You’d think that after my son, Joshua, turned 3 that he would lose his “Terrible Twos” terrible behavior. But now he’s into the “Threenager” stage and it’s just as bad as the previous stage. Only this time, he can speak better (so he can also scream louder!). He has also resorted to hitting whenever he is displeased about something.
Oftentimes, he tends to hit his nanny and our house help. Maybe because he feels that he is far superior to them? I don’t know. But I already gave the “go signal” for them to correct him so he would learn to stop hitting in general. Sometimes when he starts to raise his hand to hit me, I stop him with a firm, “No! We don’t hit!” complete with a glare. He stops. So far he has refrained from hitting me and his dad.
One time in preschool, a classmate of his grabbed a book he was reading and they had an altercation. They hit each other in the face (not punches, more like slaps according to his teacher) and Joshua got hit in the eye. He had a black eye and a scratch on his cheek. Of course, he cried and he was immediately brought to the school clinic. This happened a day before his solo class picture was taken so I was worried that he would look like “Rocky” and not the handsome boy that he is. Good thing the scratch and black eye subsided in time for his picture, whew!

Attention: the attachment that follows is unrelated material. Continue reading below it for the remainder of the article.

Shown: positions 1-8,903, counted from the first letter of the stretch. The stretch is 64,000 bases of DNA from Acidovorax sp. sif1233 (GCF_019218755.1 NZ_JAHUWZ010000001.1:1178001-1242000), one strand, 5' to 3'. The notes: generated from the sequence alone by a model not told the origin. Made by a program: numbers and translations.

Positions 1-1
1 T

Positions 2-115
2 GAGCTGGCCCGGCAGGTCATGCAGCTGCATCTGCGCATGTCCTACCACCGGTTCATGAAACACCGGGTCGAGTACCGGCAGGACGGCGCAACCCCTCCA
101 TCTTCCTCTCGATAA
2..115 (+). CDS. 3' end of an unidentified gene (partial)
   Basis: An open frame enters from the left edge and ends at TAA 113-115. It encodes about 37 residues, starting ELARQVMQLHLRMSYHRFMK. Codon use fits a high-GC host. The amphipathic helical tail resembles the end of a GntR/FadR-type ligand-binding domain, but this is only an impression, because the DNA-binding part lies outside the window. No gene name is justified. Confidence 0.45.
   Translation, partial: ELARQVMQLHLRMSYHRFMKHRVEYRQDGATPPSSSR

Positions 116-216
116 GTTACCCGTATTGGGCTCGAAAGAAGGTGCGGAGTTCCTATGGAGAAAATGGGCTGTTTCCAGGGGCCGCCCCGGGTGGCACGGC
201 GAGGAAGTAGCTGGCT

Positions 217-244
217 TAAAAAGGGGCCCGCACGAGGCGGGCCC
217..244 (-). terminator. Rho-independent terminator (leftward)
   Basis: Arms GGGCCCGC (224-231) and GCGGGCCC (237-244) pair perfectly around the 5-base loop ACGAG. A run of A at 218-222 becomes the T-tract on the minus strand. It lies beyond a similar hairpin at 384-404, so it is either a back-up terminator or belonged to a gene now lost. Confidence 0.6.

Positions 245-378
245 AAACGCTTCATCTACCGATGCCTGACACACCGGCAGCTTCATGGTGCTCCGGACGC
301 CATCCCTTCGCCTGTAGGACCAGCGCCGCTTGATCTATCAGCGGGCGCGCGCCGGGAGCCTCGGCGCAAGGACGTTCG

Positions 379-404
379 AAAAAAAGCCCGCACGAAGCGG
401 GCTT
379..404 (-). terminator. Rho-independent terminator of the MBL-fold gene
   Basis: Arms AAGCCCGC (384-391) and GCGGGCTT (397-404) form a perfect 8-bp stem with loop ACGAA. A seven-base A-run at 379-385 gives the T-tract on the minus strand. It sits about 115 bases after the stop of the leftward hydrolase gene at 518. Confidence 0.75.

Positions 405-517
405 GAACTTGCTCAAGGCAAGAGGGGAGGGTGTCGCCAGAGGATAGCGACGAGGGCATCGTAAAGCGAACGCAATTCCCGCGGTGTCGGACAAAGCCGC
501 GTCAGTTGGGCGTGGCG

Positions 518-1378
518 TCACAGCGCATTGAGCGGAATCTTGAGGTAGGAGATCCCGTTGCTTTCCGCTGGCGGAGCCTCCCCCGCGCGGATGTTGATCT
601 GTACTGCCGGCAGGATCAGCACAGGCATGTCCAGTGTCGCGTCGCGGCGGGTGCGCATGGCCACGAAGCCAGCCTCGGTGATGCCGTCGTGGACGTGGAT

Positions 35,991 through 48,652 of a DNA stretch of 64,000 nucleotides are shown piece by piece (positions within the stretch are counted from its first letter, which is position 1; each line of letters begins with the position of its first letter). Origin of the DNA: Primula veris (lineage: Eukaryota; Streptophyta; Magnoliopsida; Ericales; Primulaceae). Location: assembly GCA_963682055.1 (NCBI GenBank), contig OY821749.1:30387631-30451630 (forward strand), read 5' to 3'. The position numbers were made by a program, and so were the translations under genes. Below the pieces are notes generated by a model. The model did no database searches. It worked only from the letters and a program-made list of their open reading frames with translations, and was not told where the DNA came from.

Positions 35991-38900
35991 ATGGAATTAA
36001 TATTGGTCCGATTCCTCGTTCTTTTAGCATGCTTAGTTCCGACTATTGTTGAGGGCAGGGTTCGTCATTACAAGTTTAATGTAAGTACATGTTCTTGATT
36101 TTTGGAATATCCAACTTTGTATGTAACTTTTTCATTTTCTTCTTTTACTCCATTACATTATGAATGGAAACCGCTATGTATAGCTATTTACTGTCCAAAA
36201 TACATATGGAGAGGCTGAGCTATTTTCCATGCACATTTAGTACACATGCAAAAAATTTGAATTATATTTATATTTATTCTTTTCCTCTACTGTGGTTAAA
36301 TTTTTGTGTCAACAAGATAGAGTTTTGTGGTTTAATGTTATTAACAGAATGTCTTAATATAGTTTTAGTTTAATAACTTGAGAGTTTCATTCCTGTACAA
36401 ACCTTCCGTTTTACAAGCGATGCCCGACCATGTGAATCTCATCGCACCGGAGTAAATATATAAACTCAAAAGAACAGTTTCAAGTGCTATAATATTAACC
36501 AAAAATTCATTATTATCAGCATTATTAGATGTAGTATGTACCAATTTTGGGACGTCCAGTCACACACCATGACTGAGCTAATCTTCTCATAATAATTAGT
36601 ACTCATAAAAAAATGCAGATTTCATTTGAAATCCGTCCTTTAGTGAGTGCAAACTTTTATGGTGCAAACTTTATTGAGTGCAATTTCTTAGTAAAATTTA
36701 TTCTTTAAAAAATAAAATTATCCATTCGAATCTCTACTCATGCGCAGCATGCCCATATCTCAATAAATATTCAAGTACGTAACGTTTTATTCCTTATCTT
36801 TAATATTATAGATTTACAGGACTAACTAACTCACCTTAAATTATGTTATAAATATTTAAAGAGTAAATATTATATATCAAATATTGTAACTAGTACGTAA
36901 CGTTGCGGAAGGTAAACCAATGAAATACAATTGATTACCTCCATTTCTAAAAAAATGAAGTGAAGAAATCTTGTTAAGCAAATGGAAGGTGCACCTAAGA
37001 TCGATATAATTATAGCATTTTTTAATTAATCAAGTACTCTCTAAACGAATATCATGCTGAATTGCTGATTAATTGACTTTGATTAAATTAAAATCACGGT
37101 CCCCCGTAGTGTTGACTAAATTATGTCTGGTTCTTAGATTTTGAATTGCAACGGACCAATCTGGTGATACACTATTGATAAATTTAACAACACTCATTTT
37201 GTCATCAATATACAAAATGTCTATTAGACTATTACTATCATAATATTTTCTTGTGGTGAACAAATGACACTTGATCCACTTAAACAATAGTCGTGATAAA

It was pretty traumatic for Joshua to be hit by his classmate because no one has ever hit him before. Days later, he would still wake up talking about how his classmate hit him because of a book. He would go into detail with his story and it was always the same version each time. So I guess that means he was really telling the truth.
Sometimes when he starts to hit, we would remind him about how painful it was when he got hit by his classmate. That would stop him. But I knew there had to be a better way to help him get over this stage of #hitting and biting.
So how do we handle this Hitting and Biting Stage? I found this article by Dr. Sears and found 14 Ways To Stop Hitting And Biting. These are all very practical and easy to follow. From finding out the reason behind the behavior to how to avoid it and punish it. We have to nip this in the bud because we don’t want our kids to grow up with this bad behavior and be labeled as bullies. In a nutshell, we as parents have to be on our toes and see this discipline through until our kids “get the message” and stop hitting and biting.
Growing teeth and hands often find their way into trouble. Toddlers often bite and hit with little regard for the consequences of their actions. Biting and hitting habits hurt and should be corrected, before serious harm is done to bodies and to relationships.
Source: Ask Dr.Sears